Transaction Behavior in SQL Stored Procedures

In NuoDB SQL, by default, all DML SQL statements in a stored procedure execute as a single transaction block. The implicit transaction starts when the stored procedure begins executing and ends when the stored procedure completes executing. All DML SQL statements executed in the stored procedure are either committed or rolled back, depending on the success or failure of the execution of the stored procedure.

By default, if a single DML SQL statement in a stored procedure fails, all previously, successfully executed DML SQL statements are rolled back and the stored procedure execution is aborted. The only exception to this default behavior is with the use of the TRY...CATCH statement (see SQL Procedural Conditional Statements), which allows for handling errors and continuing execution of DML SQL statements in the stored procedure.

If stored procedures are nested, all DML SQL statements executed in the called stored procedure wait to be committed until the calling stored procedure successfully finishes execution.

To override the default behavior of a stored procedure being one transaction block, use the AUTOCOMMIT parameter along with the AUTOCOMMIT_SP_MODE parameter. The following table shows the transaction behavior provided by the settings of these parameters:

AUTOCOMMIT
Parameter
Setting

AUTOCOMMIT_SP_MODE Parameter Setting

Transaction Behavior in Stored Procedure

ON OFF
This is the default setting.
Provides the default behavior described above. That is, all DML SQL statements in a stored procedure execute as a single transaction block.
ON ON Each DML SQL statement successfully executed in a stored procedure automatically commits during execution of the stored procedure. If failed execution of a DML SQL statement causes a stored procedure to abort, any previously committed DML SQL statements remain committed.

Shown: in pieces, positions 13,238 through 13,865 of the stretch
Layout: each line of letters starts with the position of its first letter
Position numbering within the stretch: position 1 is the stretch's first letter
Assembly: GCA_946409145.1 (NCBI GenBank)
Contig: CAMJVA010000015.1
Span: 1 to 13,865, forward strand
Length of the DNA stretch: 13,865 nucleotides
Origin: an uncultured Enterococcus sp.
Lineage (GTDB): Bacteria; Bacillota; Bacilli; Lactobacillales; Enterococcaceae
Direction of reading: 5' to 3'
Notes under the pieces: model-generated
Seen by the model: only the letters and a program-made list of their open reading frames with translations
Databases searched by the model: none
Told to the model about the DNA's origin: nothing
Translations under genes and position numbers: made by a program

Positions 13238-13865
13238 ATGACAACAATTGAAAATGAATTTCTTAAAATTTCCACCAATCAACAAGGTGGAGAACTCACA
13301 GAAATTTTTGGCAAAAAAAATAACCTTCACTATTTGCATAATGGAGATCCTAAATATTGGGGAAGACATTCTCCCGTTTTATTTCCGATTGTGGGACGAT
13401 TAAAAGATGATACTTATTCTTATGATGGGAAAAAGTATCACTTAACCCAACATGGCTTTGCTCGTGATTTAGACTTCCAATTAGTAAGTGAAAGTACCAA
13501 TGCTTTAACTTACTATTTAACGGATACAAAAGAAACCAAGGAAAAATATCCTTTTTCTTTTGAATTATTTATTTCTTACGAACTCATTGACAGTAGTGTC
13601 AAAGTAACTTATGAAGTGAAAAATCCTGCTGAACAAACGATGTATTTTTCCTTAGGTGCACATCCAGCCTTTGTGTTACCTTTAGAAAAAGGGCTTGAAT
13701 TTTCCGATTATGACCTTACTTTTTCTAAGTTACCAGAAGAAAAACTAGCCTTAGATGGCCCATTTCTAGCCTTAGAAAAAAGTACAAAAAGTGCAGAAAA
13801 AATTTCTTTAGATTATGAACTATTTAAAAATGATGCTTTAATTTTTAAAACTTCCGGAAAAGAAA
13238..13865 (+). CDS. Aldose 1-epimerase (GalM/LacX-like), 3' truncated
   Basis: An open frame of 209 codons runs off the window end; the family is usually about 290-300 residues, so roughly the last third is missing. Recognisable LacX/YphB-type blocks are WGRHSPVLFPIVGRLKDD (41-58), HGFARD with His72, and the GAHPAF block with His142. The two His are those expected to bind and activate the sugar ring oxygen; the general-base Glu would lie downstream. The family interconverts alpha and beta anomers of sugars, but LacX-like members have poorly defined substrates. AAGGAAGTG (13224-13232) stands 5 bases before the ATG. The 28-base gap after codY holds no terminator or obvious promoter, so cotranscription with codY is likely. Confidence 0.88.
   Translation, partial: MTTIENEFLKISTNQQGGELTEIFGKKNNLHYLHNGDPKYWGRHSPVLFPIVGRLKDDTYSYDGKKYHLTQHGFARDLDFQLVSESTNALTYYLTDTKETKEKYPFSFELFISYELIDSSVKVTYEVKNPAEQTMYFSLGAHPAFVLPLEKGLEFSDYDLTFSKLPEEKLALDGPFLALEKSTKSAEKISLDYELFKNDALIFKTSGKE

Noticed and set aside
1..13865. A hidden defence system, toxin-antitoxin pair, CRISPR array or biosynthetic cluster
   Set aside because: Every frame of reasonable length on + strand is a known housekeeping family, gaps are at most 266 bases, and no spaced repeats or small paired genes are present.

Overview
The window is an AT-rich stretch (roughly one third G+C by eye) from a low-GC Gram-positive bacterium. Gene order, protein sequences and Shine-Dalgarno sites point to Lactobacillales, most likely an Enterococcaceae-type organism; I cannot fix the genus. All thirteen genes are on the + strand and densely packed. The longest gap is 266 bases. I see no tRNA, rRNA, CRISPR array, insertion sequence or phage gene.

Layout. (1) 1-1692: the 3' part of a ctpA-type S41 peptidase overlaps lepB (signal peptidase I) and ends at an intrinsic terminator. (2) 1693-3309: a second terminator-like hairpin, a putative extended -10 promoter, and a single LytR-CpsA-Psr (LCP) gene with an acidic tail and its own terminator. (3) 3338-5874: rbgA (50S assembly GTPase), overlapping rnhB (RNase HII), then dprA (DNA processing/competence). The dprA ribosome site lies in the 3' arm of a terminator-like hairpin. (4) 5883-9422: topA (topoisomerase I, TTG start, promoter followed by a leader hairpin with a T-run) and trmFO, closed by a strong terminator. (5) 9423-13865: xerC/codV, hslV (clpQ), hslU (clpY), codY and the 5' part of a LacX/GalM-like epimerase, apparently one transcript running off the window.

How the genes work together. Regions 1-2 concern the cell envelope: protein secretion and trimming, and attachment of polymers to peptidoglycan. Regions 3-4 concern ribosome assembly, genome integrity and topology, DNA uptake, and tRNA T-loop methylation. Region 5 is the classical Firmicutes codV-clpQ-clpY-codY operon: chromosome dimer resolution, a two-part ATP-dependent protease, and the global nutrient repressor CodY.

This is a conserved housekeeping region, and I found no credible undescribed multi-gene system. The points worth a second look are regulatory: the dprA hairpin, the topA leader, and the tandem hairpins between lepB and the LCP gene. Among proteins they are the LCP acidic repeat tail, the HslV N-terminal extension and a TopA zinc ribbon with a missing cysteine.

OFF OFF
This is the default setting.
Provides the default behavior. All DML SQL statements in a stored procedure execute as a single transaction block. When the AUTOCOMMIT parameter is set to OFF then the setting of the AUTOCOMMIT_SP_MODE parameter is ignored. (This is the default setting.)
OFF ON

To learn what these per-connection settings are, query SYSTEM.CONNECTIONS. See CONNECTIONS System Table Description. For example:

SELECT autocommitflags,autocommitspmode FROM system.connections;
 AUTOCOMMITFLAGS  AUTOCOMMITSPMODE  
 ---------------- ----------------- 

        1               FALSE       

AUTOCOMMITFLAGS: Indicates the autocommit behavior for the connection. This is governed by the NuoDB SQL AUTOCOMMIT parameter setting. The default value is ON. See SET and CONNECTIONS System Table Description.

AUTOCOMMITSPMODE: Indicates the autocommit behavior in a stored procedure. This is governed by the NuoDB SQL AUTOCOMMIT_SP_MODE paramete setting or by the autoCommitSPMode connection property. The default value is OFF. See SET, Connection Properties, and CONNECTIONS System Table Description.

As you can see, the AUTOCOMMIT parameter setting controls the behavior provided by the AUTOCOMMIT_SP_MODE parameter setting. Consequently, to override the default transaction behavior in a stored procedure, set the AUTOCOMMIT_SP_MODE parameter to ON and toggle the setting of the AUTOCOMMIT parameter between ON and OFF.

The following example illustrates the default transaction behavior in a stored procedure. The AUTOCOMMIT_SP_MODE parameter is set to OFF by default. Toggling the setting of the AUTOCOMMIT parameter has no effect on the transaction behavior of the stored procedure. The DML SQL statements in the stored procedure will always execute as one transaction block.

DROP PROCEDURE IF EXISTS insert_testtab;
DROP TABLE testtab;
CREATE TABLE testtab (col1 INTEGER);
SET DELIMITER @
CREATE PROCEDURE insert_testtab() 
 AS 
     INSERT INTO testtab (col1) VALUES (1);
     INSERT INTO testtab (col1) VALUES (2);
     INSERT INTO testtab (col1) VALUES('hello');
     INSERT INTO testtab (col1) VALUES (3);
END_PROCEDURE ;
@
SET DELIMITER ;